Securities and Exchange Commission (SEC) Chairman Gary Gensler scrubbed mention of a meeting with former Secretary of State Hillary Clinton and key details of a meeting with billionaire Democratic donor George Soros from the public version of his calendar.
Gensler’s public calendar showed that he only had a staff meeting on Aug. 7, 2021, while his private calendar lists a meeting with Clinton, according to a Fox News Digital review. And on Aug. 20, 2021, his public calendar lists a meeting with Soros but hid the meeting’s agenda, which his private calendar shows was to discuss a forthcoming Wall Street Journal op-ed the business magnate was planning to write.
Gensler’s private calendar revealing the discrepancies was obtained by the watchdog group Energy Policy Advocates and shared with Fox News Digital. The group was only able to obtain the internal records after filing a Freedom of Information Act lawsuit against the SEC.
In recent days, around the time Fox News Digital contacted the SEC, the agency updated Gensler’s public calendar to include his meeting with Clinton in August 2021. As recently as Wednesday the public calendar didn’t include the meeting, and archived copies of the webpage from April also list just a meeting with staff.
An SEC spokesperson first responded to an inquiry by saying the public calendar listed the Clinton meeting. When sent a screen capture of the calendar showing the Clinton meeting wasn’t listed, the spokesperson responded by saying that the agency updates calendars “from time to time” when it discovers that something is missing or inaccurate.
Gensler, a former Goldman Sachs executive and Obama administration official, was the chief financial officer for Clinton’s presidential campaign in 2016. The Senate confirmed him to lead the SEC in April 2021, shortly after President Joe Biden selected him for the high-profile position.
Archived copies of Gensler’s public calendar also show the SEC hid September 2021 meetings with House Speaker Nancy Pelosi, D-Calif., and Washington, D.C.-based consultant Minyon Moore, a former White House official. The public calendar has now been updated to show those meetings as well.
Meanwhile, on Sept. 6, 2021 — about two weeks after the meeting between Gensler and Soros — the Wall Street Journal published an op-ed written by Soros. Gensler’s private calendar, but not his public calendar, states the purpose of the Aug. 20 meeting was “re: WSJ op-ed.”
In the article, Soros blasted major asset manager BlackRock for launching investment products for Chinese customers while applauding the company’s environmental policies. Soros eventually argued that Congress should pass legislation to give the already powerful SEC more regulatory authority.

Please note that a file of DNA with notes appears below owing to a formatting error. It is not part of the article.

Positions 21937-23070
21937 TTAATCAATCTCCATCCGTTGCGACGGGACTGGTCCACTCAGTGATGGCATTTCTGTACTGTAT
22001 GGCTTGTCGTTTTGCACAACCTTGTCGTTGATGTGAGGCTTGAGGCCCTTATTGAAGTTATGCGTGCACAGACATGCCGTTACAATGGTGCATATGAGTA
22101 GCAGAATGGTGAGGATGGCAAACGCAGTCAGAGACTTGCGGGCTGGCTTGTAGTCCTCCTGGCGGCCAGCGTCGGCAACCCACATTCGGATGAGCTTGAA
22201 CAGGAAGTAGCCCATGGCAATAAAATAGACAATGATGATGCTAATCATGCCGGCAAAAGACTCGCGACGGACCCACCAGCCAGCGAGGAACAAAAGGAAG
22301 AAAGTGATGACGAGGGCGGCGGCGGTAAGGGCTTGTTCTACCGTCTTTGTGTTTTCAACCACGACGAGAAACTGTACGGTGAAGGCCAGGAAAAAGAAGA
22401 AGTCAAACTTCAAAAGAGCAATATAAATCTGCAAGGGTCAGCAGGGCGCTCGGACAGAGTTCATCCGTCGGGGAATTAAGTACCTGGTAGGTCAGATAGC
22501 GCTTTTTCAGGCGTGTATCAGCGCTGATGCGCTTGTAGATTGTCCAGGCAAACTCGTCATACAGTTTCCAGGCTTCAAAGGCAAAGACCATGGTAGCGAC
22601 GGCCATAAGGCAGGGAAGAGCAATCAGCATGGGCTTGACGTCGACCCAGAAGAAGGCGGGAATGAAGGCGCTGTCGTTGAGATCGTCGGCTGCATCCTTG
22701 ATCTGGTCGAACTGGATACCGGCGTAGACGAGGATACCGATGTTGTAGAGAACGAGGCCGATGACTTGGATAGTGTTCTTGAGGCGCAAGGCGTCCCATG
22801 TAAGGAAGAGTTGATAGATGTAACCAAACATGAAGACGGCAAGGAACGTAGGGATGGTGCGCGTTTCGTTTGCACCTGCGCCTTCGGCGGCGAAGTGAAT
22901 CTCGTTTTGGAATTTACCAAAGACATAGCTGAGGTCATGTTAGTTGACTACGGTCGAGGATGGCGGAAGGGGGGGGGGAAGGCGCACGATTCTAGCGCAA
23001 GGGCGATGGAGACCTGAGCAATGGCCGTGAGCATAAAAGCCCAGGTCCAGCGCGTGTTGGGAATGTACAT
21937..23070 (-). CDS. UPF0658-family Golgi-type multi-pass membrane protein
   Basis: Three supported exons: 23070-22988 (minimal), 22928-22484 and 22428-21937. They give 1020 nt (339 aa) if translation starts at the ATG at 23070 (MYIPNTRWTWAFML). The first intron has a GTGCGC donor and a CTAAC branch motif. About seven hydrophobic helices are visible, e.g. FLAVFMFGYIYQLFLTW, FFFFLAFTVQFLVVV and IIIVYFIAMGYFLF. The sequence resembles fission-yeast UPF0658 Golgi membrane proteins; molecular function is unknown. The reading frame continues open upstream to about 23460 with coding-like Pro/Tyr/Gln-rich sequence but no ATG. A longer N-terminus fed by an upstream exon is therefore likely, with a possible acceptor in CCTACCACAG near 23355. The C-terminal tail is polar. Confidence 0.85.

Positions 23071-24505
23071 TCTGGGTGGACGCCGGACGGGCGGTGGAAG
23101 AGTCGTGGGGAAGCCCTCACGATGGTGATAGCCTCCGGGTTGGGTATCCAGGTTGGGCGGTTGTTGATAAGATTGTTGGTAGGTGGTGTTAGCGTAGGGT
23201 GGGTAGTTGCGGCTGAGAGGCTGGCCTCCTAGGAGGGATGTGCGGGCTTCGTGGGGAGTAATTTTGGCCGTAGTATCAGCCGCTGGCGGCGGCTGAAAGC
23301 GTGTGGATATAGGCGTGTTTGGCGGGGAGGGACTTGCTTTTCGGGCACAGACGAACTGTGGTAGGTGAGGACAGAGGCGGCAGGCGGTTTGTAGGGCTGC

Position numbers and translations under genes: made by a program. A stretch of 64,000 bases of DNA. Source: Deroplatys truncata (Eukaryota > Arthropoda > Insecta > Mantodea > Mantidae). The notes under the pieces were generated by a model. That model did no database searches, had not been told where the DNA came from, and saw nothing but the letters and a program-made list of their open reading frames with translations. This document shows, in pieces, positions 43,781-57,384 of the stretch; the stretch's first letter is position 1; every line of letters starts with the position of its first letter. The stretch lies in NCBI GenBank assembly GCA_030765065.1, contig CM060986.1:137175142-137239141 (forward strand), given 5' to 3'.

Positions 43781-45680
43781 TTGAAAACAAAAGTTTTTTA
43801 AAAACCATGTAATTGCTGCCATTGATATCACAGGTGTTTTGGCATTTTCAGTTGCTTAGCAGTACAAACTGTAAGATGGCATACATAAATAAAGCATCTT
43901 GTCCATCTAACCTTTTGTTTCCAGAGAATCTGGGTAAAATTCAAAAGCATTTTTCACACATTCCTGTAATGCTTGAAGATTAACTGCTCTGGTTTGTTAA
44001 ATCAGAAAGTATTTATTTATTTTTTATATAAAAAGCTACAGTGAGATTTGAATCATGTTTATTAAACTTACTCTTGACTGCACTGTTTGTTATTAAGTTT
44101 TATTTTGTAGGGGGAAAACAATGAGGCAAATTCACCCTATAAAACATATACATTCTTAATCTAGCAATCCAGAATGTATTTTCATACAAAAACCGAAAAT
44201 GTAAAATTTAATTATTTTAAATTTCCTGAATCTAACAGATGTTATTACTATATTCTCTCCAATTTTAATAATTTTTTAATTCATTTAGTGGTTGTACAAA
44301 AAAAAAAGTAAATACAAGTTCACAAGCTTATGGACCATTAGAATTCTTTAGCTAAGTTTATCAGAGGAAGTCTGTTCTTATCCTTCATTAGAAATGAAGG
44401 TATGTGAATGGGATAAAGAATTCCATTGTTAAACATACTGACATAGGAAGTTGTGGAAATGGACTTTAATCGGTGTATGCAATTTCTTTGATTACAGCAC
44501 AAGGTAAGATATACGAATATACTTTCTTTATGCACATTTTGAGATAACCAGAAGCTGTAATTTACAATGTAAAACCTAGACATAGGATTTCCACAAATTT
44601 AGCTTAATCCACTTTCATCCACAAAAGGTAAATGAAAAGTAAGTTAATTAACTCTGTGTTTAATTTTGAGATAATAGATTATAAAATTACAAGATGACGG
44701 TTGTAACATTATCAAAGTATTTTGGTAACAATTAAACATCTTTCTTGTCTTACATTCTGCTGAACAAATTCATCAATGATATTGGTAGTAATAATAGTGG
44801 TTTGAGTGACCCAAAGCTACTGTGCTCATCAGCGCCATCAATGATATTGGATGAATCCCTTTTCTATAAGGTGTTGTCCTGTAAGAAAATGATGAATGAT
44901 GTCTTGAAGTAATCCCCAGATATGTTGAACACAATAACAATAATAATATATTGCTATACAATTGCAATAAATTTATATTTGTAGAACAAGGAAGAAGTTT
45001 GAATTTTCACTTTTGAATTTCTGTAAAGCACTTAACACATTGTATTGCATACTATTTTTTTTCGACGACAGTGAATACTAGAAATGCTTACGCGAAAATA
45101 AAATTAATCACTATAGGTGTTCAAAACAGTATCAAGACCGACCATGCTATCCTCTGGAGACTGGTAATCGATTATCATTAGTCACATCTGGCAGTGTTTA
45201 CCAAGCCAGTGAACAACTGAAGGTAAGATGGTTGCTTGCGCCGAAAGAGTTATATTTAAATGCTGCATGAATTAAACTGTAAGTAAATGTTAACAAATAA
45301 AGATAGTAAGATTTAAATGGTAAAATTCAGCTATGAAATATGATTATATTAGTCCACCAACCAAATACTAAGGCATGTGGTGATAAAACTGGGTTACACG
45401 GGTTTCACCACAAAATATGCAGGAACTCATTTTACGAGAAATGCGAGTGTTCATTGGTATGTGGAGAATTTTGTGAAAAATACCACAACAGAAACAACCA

“That even George Soros is calling out progressive darling BlackRock for craven blundering is striking — even if it did carry the requisite, tribal praise for BlackRock’s truly damaging ‘ESG’ (environmental, social and governance) campaigning to impose their shared ‘climate’ agenda on the U.S., an agenda also much to China’s delight,” Chris Horner, a lawyer representing Energy Policy Advocates, told Fox News Digital. “That it appears Soros received counsel from Gary Gensler on the mega-donor’s call for more SEC powers as a result is truly astonishing.”
“This gives further credence to the widespread concern that Gensler is deeply politicizing a supposedly independent commission,” Horner said. “He may have been Hillary Clinton’s ‘Progressive Beacon’ not long ago, but Gary Gensler is now the SEC chairman, and his calendar indicates he knew the purpose of the meeting. It seems important to know whose idea this was, why, what was said arranging it and through what channel.”
The SEC spokesperson said Gensler has never asked anybody to “draft or submit” any op-ed but wouldn’t comment on the agenda of the meeting with Soros.
“That this and Gensler’s consultation with Hillary were scrubbed from the public version of his calendar is frankly the least surprising aspect of this,” Horner continued.
“The SEC first told Energy Policy Advocates that the publicly posted calendars were all they would get,” he continued. “Energy Policy Advocates challenged that, pointing out that these sanitized versions, typically posted months after the fact, were certainly not produced from memory and the group wanted the originals. Here you see the reason for the scrubbing these internal versions receive.”
Gensler has faced heavy criticism from business groups and Republican lawmakers for pushing progressive policies, including a climate disclosure rule that would require publicly traded companies to share carbon emissions data and other climate information.
Reps. Bill Huizenga, R-Mich., and Andy Barr, R-Ky., two top GOP members on the House Financial Services Committee, introduced legislation this month that would limit the SEC’s ability to require such climate disclosures.
“American job creators are under constant assault from the heavy-handed regulatory approach of the Securities and Exchange Commission under Gary Gensler,” Huizenga told FOX Business on Dec. 1.
“Nowhere is this more evident than the SEC’s clear desire to massively expand disclosure requirements. Such an expansion would not only damage our economy, but it would also negatively impact small businesses and make it more difficult for investors to retire with financial security.”
FOX Business reporter Eleanor Terrett contributed to this report.